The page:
References (75)


Citations (1)



Climate Change, Technology Transfer and Intellectual Property Rights

Ravi Srinivas Krishna

Research Information System for Developing Countries (RIS)

July 29, 2009

RIS Discussion Paper Series, RIS-DP #153 2009

Technology development and transfer has been identified as a key element in the Bali Action Plan. In the negotiations on a global climate treaty the developing nations have put forth ideas and plans to ensure that intellectual property rights (IPRs) do not become a barrier to transfer of climate friendly technology. In this discussion paper, this question of technology transfer, intellectual property rights is addressed in the context of climate change. Patent statistics shows the dominance of developed countries in specific technologies. The analysis on specific technologies indicates that IPRs is an important issue in development and transfer of technology and it is a barrier. Data indicates that although developing countries have made some progress, the dominance of developed countries in terms of patents, royalty and licensing income and expenditure on Research and Development remains as before. The historical experience is that stronger IPRs do not always result in more technology transfer and technology absorption. Hence the argument that developing countries should provide stronger protection of IPRs to encourage technology transfer has to be challenged. The technology transfer under UNFCCC and Kyoto Protocol has been minimal and insufficient to meet the needs of developing countries. The harmonization of IPRs through TRIPS has limited the options of countries to use compulsory licensing and competition policy. TRIPS has not facilitated technology transfer, particularly to Least Developed Countries (LDCs) and the North-South divide on this issue has resulted in a stalemate. Under these circumstances it is futile to expect that TRIPS alone will result in more transfer of climate-friendly technologies. Using Common But Differentiated Responsibility principle in technology development and transfer is desirable. Many proposals and suggestions have been made to stimulate technology development and transfer. Montreal Protocol is a successful example that is relevant in the context of climate change. The proposals including the proposals made by developing countries deserve a serious consideration and innovative solutions have to be found. Humanity does not have the luxury of finding solutions over a century to solve problems created by global climate change. Developing countries need both development and access to technologies that will facilitate the transition to less carbon intensive economy within the next two or three decades. So it is essential that IP issues do not become a barrier in this transition. The challenge of climate change calls for out of the box thinking to find solutions that can make a difference. The IPR issues in technology transfer need to be tackled by a combination of policy measures, incentives and bringing in changes at the global IP regime under TRIPS.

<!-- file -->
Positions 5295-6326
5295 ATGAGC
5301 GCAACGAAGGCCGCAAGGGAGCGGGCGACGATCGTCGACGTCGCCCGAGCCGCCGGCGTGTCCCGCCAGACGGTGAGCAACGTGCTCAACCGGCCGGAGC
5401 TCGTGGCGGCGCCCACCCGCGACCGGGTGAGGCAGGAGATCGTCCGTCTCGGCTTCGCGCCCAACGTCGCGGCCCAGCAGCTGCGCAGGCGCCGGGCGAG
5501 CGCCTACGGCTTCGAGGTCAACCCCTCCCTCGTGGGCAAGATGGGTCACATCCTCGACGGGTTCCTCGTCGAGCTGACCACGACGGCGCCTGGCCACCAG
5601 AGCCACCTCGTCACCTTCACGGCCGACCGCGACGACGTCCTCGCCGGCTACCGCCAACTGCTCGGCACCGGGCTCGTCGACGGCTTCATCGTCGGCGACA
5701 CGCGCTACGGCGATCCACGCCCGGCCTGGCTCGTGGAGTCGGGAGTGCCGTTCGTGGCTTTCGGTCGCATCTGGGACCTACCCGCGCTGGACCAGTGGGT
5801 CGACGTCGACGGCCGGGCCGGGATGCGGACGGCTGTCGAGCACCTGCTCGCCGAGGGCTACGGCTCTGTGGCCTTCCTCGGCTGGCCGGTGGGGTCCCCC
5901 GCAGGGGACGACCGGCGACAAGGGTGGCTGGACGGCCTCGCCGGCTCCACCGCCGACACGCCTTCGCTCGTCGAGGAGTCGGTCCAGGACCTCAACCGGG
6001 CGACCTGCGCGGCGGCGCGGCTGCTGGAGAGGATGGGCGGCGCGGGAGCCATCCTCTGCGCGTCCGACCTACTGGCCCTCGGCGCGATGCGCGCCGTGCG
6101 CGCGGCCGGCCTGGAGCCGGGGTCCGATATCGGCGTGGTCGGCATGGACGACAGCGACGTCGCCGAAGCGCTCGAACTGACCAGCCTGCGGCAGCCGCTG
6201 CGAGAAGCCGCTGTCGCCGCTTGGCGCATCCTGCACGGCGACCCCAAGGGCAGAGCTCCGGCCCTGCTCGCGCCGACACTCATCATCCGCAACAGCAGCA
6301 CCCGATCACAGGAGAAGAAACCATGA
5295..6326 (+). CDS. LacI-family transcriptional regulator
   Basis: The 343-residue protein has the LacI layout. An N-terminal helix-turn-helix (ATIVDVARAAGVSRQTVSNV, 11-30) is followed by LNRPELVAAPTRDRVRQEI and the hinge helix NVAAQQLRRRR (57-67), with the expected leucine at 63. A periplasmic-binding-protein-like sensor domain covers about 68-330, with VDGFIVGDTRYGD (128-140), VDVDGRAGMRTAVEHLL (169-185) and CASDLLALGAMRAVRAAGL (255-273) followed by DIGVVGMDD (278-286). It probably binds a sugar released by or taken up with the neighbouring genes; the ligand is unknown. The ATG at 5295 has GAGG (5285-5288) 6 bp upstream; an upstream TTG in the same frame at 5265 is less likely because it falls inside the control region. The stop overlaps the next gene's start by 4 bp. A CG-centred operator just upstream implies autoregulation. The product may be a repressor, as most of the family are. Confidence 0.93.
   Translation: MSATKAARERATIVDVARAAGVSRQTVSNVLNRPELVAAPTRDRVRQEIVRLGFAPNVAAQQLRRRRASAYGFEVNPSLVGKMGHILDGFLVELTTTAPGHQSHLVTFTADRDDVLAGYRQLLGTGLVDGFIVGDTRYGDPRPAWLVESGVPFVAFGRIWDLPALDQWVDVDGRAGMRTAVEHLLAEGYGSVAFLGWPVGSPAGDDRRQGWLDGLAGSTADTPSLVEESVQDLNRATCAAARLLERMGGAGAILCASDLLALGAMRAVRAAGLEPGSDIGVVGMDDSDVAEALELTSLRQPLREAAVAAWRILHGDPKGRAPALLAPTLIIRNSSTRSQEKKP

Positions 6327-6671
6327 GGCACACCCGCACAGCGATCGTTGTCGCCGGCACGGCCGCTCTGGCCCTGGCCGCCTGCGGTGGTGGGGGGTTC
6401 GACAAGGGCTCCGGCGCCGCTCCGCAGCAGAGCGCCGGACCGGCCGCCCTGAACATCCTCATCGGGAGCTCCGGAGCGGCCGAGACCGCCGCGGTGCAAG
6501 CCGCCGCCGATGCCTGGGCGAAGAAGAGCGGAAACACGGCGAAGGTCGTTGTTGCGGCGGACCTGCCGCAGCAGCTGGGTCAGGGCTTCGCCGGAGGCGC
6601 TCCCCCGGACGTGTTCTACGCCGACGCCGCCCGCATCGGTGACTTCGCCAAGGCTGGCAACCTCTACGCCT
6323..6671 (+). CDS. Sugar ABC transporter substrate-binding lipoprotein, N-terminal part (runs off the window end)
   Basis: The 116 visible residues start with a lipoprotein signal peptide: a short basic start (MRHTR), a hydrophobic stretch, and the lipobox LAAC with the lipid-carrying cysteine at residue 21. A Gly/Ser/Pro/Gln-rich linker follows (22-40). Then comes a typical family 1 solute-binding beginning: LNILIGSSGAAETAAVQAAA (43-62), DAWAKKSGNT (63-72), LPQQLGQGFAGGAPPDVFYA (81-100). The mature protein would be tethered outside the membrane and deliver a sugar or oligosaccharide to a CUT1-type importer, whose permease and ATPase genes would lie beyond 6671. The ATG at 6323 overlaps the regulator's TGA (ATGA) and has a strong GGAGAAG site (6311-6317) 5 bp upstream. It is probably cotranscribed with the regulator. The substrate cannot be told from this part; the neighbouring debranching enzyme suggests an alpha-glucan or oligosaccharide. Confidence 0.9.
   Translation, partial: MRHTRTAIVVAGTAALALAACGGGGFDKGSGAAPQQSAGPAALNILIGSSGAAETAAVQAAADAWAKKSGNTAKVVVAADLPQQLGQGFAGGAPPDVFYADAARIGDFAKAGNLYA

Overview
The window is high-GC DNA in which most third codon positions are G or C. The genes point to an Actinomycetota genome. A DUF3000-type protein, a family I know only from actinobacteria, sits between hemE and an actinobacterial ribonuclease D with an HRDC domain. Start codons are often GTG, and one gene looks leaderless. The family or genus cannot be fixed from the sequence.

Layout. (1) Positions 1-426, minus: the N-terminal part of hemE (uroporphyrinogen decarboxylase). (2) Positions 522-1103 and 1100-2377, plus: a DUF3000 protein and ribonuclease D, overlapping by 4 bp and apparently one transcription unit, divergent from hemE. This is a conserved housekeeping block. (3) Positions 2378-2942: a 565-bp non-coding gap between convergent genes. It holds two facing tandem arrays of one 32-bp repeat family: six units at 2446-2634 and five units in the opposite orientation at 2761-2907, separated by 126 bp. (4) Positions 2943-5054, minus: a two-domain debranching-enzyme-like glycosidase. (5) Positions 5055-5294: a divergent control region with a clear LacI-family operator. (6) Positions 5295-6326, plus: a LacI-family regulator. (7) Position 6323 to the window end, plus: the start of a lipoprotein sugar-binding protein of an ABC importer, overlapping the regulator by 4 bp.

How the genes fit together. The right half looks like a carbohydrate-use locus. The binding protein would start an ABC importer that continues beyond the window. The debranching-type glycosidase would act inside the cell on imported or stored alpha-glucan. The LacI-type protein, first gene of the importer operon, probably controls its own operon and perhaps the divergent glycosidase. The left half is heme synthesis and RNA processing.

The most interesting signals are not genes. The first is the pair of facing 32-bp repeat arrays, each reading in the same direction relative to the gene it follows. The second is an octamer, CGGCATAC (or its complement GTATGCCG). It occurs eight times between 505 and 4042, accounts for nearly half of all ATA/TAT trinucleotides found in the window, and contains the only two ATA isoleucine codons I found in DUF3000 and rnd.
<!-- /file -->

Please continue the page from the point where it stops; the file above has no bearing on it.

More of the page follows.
Number of Pages in PDF File: 26

Keywords: climate change, TRIPS, UNFCCC, WTO, technology transfer, India, China, solar energy, biofuels, wind energy, bio-fuels, Montreal Protocol, Least Developed Countries (LDCs), compulsory licensing

Open PDF in Browser Download This Paper

Date posted: August 6, 2009  

Suggested Citation

Krishna, Ravi Srinivas, Climate Change, Technology Transfer and Intellectual Property Rights (July 29, 2009). RIS Discussion Paper Series, RIS-DP #153 2009. Available at SSRN: http://ssrn.com/abstract=1440742 or http://dx.doi.org/10.2139/ssrn.1440742

Contact Information

Ravi Srinivas Krishna (Contact Author)
Research Information System for Developing Countries (RIS) ( email )
Feedback to SSRN

Paper statistics
Abstract Views: 5,492
Downloads: 1,213
Download Rank: 9,958
References:  75
Citations:  1

© 2015 Social Science Electronic Publishing, Inc. All Rights Reserved.  FAQ   Terms of Use   Privacy Policy   Copyright   Contact Us
This page was processed by apollo5 in 0.407 seconds